The Supermang is back! In this fresh episode of Carnage, Scotty gets back into the L67 build for our VN Berlina, finishing off the short block.
Because we’ve been deep in Mopar content as of late on Carnage, here’s a quick recap on where the VN is at: the original L67 we fitted was running grouse until the factory timing chain snapped, which busted a few valves and pistons along the way.
That motor is currently at Top Torque, where it’s slowly being built into a 4.2-litre stroker that will be dropped into the VN down the track. Scotty found a new L67 to repower Supermang in the meantime, which he’s been rebuilding to cope with a fair bit more boost.
In this latest instalment of the new L67 build, Scotty finishes off the bottom end. After lots of measuring and some machining help from our mates at Top Torque, we reused the original rods, pistons and crank with some fresh bearings, rings and a set of ARP rod bolts.
The boys at Powerhouse Engines took care of refreshing the heads, treating them to a port job as well as some beefy valve springs and bigger valves.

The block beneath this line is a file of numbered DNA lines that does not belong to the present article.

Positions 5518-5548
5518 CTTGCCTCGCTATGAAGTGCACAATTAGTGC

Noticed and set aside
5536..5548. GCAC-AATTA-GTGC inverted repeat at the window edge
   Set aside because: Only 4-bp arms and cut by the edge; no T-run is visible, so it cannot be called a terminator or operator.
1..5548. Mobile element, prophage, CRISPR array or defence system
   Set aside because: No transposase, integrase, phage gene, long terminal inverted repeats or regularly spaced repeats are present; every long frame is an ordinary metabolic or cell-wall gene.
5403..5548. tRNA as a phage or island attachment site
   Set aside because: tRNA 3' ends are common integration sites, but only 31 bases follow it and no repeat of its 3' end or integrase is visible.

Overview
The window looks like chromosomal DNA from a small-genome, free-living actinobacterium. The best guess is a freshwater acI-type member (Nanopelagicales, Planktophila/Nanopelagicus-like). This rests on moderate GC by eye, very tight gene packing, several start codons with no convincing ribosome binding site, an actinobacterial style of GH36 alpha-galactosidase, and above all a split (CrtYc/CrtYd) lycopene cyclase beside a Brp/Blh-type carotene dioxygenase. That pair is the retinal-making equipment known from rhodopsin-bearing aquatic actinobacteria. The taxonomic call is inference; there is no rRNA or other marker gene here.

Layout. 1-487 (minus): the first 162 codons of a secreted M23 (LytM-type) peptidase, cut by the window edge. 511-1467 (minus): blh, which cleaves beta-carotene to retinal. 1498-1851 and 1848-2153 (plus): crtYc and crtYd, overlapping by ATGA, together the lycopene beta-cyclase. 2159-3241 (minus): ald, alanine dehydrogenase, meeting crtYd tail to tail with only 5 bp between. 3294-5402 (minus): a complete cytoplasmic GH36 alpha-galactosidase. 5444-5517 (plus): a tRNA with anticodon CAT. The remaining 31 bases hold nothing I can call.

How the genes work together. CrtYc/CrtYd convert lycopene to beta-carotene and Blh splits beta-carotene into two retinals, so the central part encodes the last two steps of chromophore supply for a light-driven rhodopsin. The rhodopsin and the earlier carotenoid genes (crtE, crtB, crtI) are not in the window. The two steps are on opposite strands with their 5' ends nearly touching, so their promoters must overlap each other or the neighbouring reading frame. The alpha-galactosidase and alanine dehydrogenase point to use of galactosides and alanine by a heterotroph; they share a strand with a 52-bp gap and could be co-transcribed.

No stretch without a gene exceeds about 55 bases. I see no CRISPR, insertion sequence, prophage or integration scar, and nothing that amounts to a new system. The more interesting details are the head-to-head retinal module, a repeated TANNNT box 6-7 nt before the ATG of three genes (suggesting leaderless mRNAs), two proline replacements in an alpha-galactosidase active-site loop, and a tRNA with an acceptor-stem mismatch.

The refreshed heads got bolted on with a set of MLS head gaskets from Mace Engineering and some ARP head studs, which had to be wrapped in thread tape to stop the water galleries leaking. Scotty also fitted a new set of genuine lifters from Precision, because he found the engine originally had some cheapo ones fitted and a few had collapsed.
To make sure we don’t suffer another timing chain failure, Scotty upgraded to a tougher Crow Cams single-row unit. Ideally we’d run a twin-row chain, but the work required to fit one isn’t worth it for this particular engine – so we’ll save it for our all-in 4.2-litre stroker.
We also upgraded the pulley system with the addition of a new SFI-spec balancer, which has an eight-rib section on the front to better match our Mace Engineering supercharger pulleys as we crank more boost into this thing.
Finally, Scotty installed the standard manifold with a pair of metal intake/valley gaskets from Mace Engineering, as the OEM plastic units tend to age and crack over time.
And with that, the short block is done! Next episode, Scotty will bolt the blower on and he’ll be ready to drop the L67 back into the VN. Then we’ll hit the dyno to see what this new engine is capable of.